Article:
These included the lack of closure for orphaned children because of the suddenness of the parent or caregiver's death and the disruption this loss made to their lives, which Save The Children SA's Divya Naidoo highlighted as one of the “harder parts” to deal with.

“Can you imagine children [who've received no explanation on Covid-19] suddenly losing their caregiver? The second difficulty the children would have to face is the fact that their whole lives get disrupted ... because where are they going to live? 

“Do they now live with this person caring for them [who] may say 'I'm not in a position to take them on the long term' ... and so the child's whole life gets disrupted and then it's even worse when they are then moved away and have to move schools,” she told TimesLIVE. 

Adding to this was Childline SA's Dumisile Nala, who said that because of how quickly death could happen with Covid-19, children had no opportunity to say their goodbyes to a loved one.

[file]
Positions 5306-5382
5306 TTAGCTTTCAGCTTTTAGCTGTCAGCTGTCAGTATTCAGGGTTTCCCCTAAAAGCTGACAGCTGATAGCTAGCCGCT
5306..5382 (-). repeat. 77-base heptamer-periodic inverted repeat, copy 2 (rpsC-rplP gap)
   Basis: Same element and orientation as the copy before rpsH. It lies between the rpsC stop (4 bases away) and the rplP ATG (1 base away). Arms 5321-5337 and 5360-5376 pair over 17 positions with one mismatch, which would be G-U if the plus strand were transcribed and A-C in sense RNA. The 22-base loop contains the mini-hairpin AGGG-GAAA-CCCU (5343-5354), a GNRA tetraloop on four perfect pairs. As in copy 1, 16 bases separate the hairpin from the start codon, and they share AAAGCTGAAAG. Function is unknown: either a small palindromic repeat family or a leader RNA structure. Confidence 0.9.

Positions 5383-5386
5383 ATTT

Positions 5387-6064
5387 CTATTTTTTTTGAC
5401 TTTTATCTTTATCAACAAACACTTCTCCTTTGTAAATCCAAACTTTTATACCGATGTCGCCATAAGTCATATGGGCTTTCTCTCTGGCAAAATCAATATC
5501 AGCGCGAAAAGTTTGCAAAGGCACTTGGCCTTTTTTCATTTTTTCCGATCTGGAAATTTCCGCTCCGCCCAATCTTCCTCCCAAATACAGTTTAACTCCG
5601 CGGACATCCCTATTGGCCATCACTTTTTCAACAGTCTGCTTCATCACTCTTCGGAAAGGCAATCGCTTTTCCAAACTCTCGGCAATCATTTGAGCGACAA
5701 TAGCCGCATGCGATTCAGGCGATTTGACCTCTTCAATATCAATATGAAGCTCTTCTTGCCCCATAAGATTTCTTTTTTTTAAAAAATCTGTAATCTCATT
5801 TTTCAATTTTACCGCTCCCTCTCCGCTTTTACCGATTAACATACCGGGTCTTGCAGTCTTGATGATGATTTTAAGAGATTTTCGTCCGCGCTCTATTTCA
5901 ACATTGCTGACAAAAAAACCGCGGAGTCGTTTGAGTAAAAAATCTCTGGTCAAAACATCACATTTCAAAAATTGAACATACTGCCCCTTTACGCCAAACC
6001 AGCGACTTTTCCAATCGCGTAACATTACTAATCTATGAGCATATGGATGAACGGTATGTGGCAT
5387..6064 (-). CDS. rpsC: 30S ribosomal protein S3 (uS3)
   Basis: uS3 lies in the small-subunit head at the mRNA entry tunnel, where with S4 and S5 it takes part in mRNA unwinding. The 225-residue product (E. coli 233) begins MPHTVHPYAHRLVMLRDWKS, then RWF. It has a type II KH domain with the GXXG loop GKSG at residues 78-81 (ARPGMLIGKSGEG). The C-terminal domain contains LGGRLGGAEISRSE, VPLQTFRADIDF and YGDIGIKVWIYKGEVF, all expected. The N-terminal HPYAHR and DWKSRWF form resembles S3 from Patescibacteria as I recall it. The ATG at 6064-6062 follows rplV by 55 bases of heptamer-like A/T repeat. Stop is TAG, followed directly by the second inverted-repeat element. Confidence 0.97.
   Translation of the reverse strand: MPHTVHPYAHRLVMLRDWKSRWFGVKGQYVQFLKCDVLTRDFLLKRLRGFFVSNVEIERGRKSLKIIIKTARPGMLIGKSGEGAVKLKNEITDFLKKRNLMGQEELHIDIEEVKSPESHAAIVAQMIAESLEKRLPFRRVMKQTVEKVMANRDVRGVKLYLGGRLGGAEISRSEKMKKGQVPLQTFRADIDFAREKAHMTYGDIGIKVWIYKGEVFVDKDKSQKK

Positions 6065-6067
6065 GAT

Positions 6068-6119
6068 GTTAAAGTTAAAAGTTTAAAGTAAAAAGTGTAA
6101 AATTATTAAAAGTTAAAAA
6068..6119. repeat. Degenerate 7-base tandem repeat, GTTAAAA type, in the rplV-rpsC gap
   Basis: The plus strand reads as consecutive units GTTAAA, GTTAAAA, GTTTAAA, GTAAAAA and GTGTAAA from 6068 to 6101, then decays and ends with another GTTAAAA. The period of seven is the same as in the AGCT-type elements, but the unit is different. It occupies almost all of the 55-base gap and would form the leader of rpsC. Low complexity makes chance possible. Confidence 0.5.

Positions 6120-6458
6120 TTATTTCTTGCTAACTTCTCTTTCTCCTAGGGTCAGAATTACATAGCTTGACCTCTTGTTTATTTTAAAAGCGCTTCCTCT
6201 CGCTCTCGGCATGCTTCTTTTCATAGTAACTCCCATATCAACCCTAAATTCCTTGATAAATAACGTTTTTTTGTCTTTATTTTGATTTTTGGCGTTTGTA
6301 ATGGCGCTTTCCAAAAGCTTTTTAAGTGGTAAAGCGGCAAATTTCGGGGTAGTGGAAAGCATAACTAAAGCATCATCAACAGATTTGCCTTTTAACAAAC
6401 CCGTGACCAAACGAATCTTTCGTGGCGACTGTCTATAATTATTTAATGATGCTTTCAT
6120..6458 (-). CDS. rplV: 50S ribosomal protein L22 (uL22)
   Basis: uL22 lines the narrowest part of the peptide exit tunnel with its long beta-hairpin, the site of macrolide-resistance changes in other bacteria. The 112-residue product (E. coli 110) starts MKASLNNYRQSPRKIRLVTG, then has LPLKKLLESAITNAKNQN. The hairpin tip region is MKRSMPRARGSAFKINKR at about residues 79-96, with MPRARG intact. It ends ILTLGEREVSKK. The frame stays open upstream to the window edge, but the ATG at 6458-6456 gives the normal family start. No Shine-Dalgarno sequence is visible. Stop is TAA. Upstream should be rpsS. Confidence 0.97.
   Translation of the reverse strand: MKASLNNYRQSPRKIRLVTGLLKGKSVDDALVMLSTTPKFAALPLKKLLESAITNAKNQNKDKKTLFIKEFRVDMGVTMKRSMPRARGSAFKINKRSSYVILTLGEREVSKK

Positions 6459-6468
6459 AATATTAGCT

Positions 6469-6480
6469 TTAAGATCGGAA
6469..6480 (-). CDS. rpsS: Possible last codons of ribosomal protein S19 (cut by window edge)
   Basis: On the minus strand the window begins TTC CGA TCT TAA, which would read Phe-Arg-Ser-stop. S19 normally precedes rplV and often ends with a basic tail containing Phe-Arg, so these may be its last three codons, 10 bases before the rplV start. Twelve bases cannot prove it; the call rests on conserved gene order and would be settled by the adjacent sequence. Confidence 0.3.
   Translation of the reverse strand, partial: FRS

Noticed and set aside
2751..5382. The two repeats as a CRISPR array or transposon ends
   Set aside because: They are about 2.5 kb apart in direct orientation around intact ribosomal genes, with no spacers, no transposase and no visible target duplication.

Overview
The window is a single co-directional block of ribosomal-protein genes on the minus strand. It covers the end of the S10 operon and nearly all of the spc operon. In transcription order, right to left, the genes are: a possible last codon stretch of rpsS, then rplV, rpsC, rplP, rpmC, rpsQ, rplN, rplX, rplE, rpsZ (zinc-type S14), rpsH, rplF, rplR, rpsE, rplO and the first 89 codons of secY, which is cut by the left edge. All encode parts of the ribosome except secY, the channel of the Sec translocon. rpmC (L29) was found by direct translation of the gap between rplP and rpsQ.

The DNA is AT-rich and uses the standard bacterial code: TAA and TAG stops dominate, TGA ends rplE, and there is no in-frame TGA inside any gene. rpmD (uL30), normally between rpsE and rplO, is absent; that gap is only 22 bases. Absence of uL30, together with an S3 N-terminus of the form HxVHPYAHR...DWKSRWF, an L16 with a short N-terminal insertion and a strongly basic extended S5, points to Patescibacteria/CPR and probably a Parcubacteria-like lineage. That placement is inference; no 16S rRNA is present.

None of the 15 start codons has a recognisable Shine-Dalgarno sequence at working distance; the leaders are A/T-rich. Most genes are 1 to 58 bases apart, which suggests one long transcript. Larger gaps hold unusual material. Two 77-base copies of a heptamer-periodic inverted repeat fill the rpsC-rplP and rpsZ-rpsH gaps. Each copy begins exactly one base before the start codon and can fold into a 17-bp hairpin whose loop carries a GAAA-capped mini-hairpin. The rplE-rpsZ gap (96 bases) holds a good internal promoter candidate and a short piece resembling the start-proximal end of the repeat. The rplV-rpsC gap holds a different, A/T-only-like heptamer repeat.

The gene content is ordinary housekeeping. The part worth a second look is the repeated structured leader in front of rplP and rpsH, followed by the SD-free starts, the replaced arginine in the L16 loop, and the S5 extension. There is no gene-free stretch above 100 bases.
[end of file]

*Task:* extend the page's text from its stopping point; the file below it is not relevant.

“It's very sudden and it's done and [that parent or caregiver] is not there any more,” she said. 

Not only that, but often children had to deal with the loss of another caregiver or family member from the virus. 

Both agreed that the long-term effects were devastating on children, with Nala citing a case where a child lost a caregiver and had to go live with an older sister who was an alcoholic. The child ended up being sexually abused by a community member.

“It just really shows the effect and vulnerability of children in our communities because of the pandemic,” she said.

Other long-term effects cited included feeling abandoned, developing mistrust and low self-esteem because they feel they're a burden to whoever is taking care of them.

Additionally, experts highlighted the effect the loss had on the child's education and entire future, with Naidoo explaining that losing the financial security given by a parent or caregiver may force older children to leave school to go work, making them vulnerable to opportunists. 

“Experts ... are saying that this is going to have long-term effects and I agree because it's not going to give closure to these children. They're really going to struggle in the long term,” she said.

Touching on the stigma these children already experience from their peers and community, given the attitude some had when it comes to the virus, Nala highlighted that it was no longer as prevalent as it was when the virus first emerged now that the virus was more common and attitudes had changed towards contracting it.